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Disaster declared in Central Texas counties as flooding prompts evacuations

Floodgates opened as Lake Travis rises

The LCRA opens several area floodgates due to flooding and heavy rain
Philip Arno Photography /Shutterstock

This article was originally published on Tuesday, October 16, and has been updated.

Update Friday, October 19: As heavy showers tapered off and Lake Travis rose to at least 702 feet above mean sea level (and is still rising), the LCRA spent the past two days in a ballet of floodgate openings and announcement of same. The openings caused roads adjacent to the Colorado River to flood intermittently and prompted some cut-up to put a life jacket on the Stevie Ray Vaughan statue on the south side of the lake. The decision to open floodgates this weekend will depend on the weather, according to the agency.

Some of the hardest-hit communities have opened shelters for evacuees, while AirBnB announced Friday that it has activated its Open Homes Program, through which it offer its services to evacuees in several counties by matching them with hosts who have agreed to provide them shelter free of charge.

Austin Pets Alive! announced that it needs emergency fosters, due to the opening of floodgates and the facility’s proximity to the lake.

Update Tuesday, October 16: Heavy and nearly constant downpours over the past few days have resulted in severe flooding in Central Texas, prompting evacuations and flood-control action in several parts of the area.

The Llano River, northwest of Austin, rose to 30 feet above flood level KUT-FM reported Tuesday, and Gillespie and portions of Burnet counties remain under a flash flood warning until 3:30 p.m. Evacuations have been ordered for parts of Marble Falls, and shelters have opened shelters for evacuees.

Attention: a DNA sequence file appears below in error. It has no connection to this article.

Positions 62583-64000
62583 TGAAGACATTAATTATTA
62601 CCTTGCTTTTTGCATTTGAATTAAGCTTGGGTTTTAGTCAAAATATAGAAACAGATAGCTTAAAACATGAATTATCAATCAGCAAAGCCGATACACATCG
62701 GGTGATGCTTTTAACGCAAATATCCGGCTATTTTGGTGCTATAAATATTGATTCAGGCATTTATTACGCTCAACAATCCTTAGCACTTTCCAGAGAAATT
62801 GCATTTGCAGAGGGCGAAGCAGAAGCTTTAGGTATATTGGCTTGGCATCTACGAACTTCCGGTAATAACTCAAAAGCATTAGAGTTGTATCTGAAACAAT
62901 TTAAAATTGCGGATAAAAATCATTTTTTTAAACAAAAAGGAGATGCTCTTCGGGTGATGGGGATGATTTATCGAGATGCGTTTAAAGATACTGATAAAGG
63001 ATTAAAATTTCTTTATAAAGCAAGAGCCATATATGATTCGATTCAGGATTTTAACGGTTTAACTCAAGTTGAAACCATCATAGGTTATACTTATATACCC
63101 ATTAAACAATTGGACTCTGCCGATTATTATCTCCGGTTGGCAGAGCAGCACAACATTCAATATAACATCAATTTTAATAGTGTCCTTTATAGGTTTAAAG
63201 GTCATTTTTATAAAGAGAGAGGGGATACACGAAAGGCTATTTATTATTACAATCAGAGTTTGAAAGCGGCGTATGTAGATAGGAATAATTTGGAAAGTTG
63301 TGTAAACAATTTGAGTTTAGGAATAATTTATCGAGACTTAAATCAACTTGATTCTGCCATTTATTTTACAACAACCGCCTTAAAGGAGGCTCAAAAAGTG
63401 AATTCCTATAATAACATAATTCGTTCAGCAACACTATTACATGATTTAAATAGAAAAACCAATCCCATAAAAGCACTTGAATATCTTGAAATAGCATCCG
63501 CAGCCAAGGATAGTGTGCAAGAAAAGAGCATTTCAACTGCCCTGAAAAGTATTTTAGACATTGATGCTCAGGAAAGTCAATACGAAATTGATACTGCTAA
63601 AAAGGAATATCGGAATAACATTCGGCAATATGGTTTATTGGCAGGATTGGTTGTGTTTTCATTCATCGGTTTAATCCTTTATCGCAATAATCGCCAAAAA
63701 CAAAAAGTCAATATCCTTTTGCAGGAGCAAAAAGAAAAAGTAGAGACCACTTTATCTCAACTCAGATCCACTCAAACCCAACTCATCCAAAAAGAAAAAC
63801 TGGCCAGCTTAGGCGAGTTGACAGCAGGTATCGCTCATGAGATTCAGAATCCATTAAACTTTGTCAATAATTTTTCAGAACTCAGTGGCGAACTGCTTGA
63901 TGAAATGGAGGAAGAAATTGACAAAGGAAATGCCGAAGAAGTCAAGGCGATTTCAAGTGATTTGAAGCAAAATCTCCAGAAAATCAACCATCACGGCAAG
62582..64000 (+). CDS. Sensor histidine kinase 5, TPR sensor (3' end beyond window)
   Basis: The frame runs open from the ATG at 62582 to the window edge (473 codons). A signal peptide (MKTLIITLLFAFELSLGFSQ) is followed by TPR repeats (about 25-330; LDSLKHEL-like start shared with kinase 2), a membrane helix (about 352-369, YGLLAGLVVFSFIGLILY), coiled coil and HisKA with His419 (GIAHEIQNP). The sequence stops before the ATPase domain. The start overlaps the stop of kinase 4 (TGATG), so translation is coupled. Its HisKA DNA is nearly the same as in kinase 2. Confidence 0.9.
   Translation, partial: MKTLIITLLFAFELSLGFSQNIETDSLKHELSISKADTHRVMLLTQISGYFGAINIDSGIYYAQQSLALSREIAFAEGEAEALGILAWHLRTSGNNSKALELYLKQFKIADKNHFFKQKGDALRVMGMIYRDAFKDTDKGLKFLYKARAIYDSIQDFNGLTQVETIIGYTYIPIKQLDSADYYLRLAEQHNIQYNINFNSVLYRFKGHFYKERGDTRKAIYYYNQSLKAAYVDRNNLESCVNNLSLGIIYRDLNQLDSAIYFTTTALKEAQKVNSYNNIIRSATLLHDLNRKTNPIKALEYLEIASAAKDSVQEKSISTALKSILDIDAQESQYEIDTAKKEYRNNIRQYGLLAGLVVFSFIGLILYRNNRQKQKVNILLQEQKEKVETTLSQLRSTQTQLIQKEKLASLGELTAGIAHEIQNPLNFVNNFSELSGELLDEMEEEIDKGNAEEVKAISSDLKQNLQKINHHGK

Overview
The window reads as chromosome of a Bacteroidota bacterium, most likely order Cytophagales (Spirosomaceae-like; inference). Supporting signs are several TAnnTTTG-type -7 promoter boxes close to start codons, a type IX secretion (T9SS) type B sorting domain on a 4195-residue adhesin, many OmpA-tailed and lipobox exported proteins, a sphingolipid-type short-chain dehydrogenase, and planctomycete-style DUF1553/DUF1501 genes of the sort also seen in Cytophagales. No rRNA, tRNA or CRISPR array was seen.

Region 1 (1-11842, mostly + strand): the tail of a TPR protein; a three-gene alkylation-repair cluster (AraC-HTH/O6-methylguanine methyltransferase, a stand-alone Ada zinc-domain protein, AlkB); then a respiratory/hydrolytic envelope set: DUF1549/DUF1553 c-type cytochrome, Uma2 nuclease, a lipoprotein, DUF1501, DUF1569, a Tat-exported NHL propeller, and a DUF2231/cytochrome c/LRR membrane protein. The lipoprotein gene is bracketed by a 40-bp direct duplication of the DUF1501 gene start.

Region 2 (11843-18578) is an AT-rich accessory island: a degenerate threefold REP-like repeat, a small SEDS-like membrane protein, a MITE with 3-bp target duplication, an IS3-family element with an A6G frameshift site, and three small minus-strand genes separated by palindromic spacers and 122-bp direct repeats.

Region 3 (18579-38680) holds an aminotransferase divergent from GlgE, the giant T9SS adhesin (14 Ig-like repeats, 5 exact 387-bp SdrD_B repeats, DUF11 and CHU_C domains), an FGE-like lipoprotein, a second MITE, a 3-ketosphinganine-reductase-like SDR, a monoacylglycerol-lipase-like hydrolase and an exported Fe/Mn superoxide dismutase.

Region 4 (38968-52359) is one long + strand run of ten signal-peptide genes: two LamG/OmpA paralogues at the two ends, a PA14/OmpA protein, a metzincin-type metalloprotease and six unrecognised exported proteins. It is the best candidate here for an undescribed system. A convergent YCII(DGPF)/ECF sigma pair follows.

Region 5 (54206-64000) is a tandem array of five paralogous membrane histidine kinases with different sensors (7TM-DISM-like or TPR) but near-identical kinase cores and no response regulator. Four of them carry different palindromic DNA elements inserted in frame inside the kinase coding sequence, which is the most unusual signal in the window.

Austin-area Buchanan, LBJ, Inks, and Travis lakes have been closed, and the Lower Colorado River Authority has begun to open floodgates along the Colorado River. Wirtz and Starcke dams are open, and the agency and says it plans to open gates at Tom Miller and Mansfield dams starting at noon.

Barton Springs and the Barton Creek Greenbelt are also closed. Several Hill Country schools are closed, and residents around the Highland Lakes have been told to “take measures to protect people and property.”

Tuesday, October 16: After days of area-wide rain that totaled 13 inches in some places and caused major flooding, school evacuations, and road closures, Texas Gov. Greg Abbott declared 18 Central Texas counties disaster areas, according to a Tuesday Statesman report. In addition to the Llano River, which nearly set a record flood level and swept away a bridge on FM 2900, continued rise in water in several other rivers prompted evacuations in several places along them, including in Marble Falls and along the Colorado River. Lakes Buchanan, LBJ, Inks, Marble Falls, and Travis are also closed until further notice.

In Austin, there is a ban on recreational activity in all waterways within the city limits until at least noon on Thursday.

Barton Springs Pool, the Barton Creek Greenbelt, and the Ann and Roy Butler Hike and Bike Trail around Lady BIrd Lake are also closed.

According to the Statesman, more rain is expected through the end of the week.

ATXFloods keeps an up-to-date map of road and low-water-crossing closures in the area on its website. Local NBC affiliate KXAN keeps a list and a map of area street closures and potentially dangerous crossings as well.

Stevie Ray Vaughan statue ready for the worst as Lake Travis rises [KVUE]

Travis County seeks disaster aid as Lake Travis swells [AAS]

Flash flood warning issued for Travis, Burnet counties until 5 a.m. [AAS]

Marble Falls Orders Evacuations As Llano River Reaches ‘Historic’ Flooding [KUT]

Disaster declaration issued for Central Texas following historic flooding [AAS]